Question: My husband went to a small liberal arts college. He has been donating to the annual fund for 15 or so years. He would love for our son to attend this school, and he has increased his donation (a bit) because he hopes the Admissions folks will notice. But the amounts he gives are not large in the big scheme of things, and I am wondering if it really makes a difference whether he gives $250, $500 or $1,000 (for example). This is a school with a large endowment, and plenty of alums are funding new dorms, etc. I would love to hear your perspective. Thanks.
Unless the donation in question is a real biggie (much larger than any of the numbers you've mentioned) I don't see it making a significant difference in admission outcomes. However, the fact that your husband does lend some support to his alma mater each year could have a small effect on your son's verdict down the road. In other words, the support itself counts more than the dollar amount ... unless we're talking the really serious bucks. So if your son is a borderline candidate, teetering between the "In" and "Out" piles, then his legacy status will work in his favor, and the fact that your husband has maintained this connection might be the plus that puts your son just ahead of other legacy contenders.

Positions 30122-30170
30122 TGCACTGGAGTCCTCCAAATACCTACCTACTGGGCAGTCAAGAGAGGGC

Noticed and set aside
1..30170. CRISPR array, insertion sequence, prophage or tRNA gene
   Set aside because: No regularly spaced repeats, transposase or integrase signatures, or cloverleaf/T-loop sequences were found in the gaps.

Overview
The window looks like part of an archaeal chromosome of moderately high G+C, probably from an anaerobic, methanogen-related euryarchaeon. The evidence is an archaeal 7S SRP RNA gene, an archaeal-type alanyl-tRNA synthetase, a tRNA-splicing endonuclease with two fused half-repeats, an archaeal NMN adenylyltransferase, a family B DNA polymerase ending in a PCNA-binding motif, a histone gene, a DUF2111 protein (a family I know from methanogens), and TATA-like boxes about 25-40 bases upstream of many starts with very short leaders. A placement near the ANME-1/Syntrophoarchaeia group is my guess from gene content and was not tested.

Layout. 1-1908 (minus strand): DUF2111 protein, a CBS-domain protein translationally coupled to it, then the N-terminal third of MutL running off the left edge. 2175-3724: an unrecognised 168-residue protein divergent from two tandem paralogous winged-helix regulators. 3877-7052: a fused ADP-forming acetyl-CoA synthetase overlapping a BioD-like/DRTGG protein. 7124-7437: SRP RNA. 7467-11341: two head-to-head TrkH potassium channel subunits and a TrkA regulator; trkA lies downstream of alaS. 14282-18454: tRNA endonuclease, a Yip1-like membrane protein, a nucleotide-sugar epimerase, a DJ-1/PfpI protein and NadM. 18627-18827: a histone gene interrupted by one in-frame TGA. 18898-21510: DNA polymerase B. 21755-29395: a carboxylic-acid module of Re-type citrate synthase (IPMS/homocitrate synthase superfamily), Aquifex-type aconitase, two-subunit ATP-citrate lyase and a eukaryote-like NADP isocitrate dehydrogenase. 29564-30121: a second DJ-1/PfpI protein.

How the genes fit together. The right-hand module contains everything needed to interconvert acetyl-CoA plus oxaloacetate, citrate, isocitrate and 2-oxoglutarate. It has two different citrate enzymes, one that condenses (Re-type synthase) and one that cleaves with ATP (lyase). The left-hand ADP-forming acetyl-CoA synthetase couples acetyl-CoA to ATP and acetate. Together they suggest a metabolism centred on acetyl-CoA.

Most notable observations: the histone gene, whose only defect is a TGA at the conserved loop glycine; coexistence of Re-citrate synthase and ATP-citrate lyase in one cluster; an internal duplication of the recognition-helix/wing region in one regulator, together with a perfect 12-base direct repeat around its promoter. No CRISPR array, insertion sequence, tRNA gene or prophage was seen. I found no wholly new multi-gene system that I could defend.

Another thing your husband might consider doing is getting more involved with his college in additional ways. Perhaps he could chair a reunion, volunteer to contact classmates to help with fund-raising efforts, offer internship positions to undergrads, etc. If he takes an active role in such affairs, it may not carry a lot of clout in the admission office when your son's application is first reviewed, but should your son get deferred after applying Early Decision or wait-listed in the spring, it might provide your husband with some extra ammunition, should he want to rattle some cages then.
Keep in mind, of course, that at the highly selective schools, there are always far more qualified active-alumni-offspring applicants than the college is prepared to admit, and many good ones get turned away, despite strong applications and legacy hooks. Keep in mind, too, that your husband may dutifully send his annual checks and even handle the hassles of reunion planning only to find that Junior has some plans of his own when it comes time to make his college choices. ;)